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Unfolding "nature's origami"

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2 March 2009

Sometimes known as “nature’s origami”, the way that proteins fold is vital to ensuring they function correctly. But researchers at the University of Leeds have discovered this is a ‘hit and miss’ process, with proteins potentially folding wrongly many times before they form the correct structure for their intended purpose.

The body’s proteins carry out numerous functions and play a crucial role in the growth, repair and workings of cells. Sheena Radford, Professor of Structural Molecular Biology at the University of Leeds, says: "There’s a fine balance between a protein folding into the correct shape so that it can carry out its job efficiently and it folding incorrectly, which can lead to disease. Just one wrong step can tip that balance."

Proteins are made of amino acids arranged in a linear chain and the sequence of these amino acids is determined by the gene producing them. How these chains of amino acids are pre-programmed to fold into their correct protein structure is one of the mysteries of life.

The culmination of many years’ work, the collaborative study looked at the Im7 protein, a simple protein which is present in bacteria and has a crucial role to play in ensuring that bacteria do not kill themselves with the toxins they produce.

"Im7 is like an anti-suicide agent," says Professor Radford. "We studied it partly because of its simplicity and partly because of the known evolutionary pressure on the protein to fold correctly to enable the bacteria to survive."

The study has revealed that these proteins misfold en route to their intended structure, and importantly, has shown the forces at work during the folding process. While the chain of amino acids determines which shape a protein needs to take, the researchers discovered that it was the very amino acids central to the protein’s function that were causing the misfolding.

"This breakthrough could have huge implications for understanding the evolution of today’s protein sequences and in determining the balance between heath and disease," says Professor Radford. "It’s fundamental science, but significant for our understanding of the mechanisms at work in the human body."

This research was funded by the Biotechnology and Biological Sciences Research Council, with further support from various organisations including EMBO, the Leverhulme Trust, the Royal Society, and the Medical Research Council. The study was carried out in collaboration with scientists at the University of Cambridge, and the University of Leeds’ School of Physics and Astronomy.

ENDS

Notes to editors

This research is published in the March edition of Nature Structural Molecular Biology in a paper entitled:
The Mechanism of Folding Im7 Reveals Competition between Functional and Kinetic Evolutionary Constraints.

The papers authors are: Claire T Friel, previously of the University of Leeds and now based at the Max Planck Institute of Molecular Cell Biology and Genetics in Dresden; D Alastair Smith, previously of the University of Leeds and now CEO of Avacta Group Plc; Michele Vendrulosco, Department of Chemistry, University of Cambridge; Joerg Gsponer, Medical Research Council Laboratory of Molecular Biology, Cambridge and Sheena Radford, University of Leeds.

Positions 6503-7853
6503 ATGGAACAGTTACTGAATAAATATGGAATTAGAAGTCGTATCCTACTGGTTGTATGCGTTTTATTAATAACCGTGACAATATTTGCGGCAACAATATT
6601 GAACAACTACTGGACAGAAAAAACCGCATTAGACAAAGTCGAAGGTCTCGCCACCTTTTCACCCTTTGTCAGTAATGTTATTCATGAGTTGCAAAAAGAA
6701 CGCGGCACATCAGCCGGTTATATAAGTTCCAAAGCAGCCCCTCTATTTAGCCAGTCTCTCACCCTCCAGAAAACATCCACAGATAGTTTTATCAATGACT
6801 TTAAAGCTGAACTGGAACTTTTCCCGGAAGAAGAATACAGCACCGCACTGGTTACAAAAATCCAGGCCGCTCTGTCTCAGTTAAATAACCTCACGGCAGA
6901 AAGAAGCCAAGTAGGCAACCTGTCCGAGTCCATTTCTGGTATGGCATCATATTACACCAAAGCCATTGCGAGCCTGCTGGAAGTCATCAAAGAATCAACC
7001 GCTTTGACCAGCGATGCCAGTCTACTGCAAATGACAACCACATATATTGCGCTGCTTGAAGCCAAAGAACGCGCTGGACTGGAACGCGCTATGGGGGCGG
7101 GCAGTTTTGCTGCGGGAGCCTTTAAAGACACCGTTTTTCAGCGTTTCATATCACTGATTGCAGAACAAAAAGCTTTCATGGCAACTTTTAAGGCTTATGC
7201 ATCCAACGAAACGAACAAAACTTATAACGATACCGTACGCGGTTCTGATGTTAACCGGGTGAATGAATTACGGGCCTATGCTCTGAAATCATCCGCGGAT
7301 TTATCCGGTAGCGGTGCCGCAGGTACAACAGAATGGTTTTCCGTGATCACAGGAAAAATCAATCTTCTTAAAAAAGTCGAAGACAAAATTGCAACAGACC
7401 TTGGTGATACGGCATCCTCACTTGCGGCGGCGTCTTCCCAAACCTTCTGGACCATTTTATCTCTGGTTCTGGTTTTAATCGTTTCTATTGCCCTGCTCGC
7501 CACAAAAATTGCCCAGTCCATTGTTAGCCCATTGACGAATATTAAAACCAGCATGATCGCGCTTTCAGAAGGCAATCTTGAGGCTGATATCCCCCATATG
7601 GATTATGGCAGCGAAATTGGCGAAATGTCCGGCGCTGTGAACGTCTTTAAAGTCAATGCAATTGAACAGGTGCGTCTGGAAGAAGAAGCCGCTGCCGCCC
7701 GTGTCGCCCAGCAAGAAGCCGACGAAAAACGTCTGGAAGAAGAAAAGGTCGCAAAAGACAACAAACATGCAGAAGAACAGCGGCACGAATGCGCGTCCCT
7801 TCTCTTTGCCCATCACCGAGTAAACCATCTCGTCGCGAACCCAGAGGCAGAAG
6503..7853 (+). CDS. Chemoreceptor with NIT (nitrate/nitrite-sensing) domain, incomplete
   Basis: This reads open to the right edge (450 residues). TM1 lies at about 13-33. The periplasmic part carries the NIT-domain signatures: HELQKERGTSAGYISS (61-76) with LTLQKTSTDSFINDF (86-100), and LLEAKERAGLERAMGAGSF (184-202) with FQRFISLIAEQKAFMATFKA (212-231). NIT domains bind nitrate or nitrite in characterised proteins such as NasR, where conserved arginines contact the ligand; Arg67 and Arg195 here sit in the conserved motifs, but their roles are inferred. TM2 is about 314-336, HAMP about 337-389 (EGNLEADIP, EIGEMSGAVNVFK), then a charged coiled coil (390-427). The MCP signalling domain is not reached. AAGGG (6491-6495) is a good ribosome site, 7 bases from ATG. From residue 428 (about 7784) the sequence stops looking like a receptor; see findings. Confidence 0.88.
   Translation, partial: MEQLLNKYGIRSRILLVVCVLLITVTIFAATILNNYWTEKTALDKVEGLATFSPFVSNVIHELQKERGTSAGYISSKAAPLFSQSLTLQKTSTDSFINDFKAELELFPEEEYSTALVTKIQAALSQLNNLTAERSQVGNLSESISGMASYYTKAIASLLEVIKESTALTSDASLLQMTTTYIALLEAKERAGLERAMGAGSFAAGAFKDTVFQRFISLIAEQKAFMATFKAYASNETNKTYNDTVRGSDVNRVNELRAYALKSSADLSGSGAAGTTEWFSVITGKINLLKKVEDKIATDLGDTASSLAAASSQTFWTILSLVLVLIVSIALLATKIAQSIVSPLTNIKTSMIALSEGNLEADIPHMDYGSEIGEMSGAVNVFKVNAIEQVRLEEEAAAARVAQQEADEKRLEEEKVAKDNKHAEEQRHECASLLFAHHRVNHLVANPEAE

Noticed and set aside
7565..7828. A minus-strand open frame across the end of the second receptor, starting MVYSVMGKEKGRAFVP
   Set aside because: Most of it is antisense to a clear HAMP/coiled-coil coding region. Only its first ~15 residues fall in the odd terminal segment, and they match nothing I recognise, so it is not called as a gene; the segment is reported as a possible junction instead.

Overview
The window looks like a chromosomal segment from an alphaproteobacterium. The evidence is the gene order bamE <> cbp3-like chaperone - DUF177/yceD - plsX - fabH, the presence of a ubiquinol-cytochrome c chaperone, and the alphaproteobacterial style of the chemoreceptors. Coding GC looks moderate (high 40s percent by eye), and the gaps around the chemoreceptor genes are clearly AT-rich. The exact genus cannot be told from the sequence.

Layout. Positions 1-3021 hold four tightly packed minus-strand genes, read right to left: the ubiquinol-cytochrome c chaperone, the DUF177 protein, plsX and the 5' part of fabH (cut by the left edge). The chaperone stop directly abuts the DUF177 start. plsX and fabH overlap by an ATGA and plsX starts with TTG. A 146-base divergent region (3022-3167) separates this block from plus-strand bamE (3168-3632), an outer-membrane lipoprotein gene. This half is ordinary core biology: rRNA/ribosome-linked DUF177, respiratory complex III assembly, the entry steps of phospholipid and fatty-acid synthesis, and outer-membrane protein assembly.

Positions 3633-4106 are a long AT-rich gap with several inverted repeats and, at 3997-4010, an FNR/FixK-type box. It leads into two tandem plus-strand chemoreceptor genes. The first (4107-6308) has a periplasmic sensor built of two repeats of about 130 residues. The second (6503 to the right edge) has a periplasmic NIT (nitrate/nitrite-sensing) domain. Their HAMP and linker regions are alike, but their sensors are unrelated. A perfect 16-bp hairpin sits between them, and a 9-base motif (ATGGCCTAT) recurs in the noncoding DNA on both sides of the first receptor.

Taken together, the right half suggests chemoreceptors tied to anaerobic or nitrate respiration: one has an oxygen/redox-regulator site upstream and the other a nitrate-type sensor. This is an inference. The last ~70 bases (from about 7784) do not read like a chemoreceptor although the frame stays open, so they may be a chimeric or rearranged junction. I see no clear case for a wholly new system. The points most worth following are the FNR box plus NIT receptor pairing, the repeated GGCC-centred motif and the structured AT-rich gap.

A full copy of the paper is available to journalists on request.

About the Faculty of Biological Sciences

The Faculty of Biological Sciences at the University of Leeds is one of the largest in the UK, with over 150 academic staff and over 400 postdoctoral fellows and postgraduate students.

The Faculty is ranked 4th in the UK (Nature Journal, 457 (2009) doi:10.1038/457013a) based on results of the 2008 Research Assessment Exercise (RAE). The RAE feedback noted that "virtually all outputs were assessed as being recognized internationally, with many (60%) being internationally excellent or world-leading" in quality. The Faculty’s research grant portfolio totals some £60M and funders include charities, research councils, the European Union and industry. www.fbs.leeds.ac.uk

About the University of Leeds

The University of Leeds is one of the largest higher education institutions in the UK with more than 30,000 students from 130 countries and a turnover of £450m. The University is a member of the Russell Group of research-intensive universities and the 2008 Research Assessment Exercise showed it to be among the top UK research powerhouses. The University's vision is to secure a place among the world's top 50 by 2015. www.leeds.ac.uk

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The Biotechnology and Biological Sciences Research Council (BBSRC) is the UK funding agency for research in the life sciences. Sponsored by Government, BBSRC annually invests around £420M in a wide range of research that makes a significant contribution to the quality of life for UK citizens and supports a number of important industrial stakeholders including the agriculture, food, chemical, healthcare and pharmaceutical sectors. BBSRC carries out its mission by funding internationally competitive research, providing training in the biosciences, fostering opportunities for knowledge transfer and innovation and promoting interaction with the public and other stakeholders on issues of scientific interest in universities, centres and institutes.

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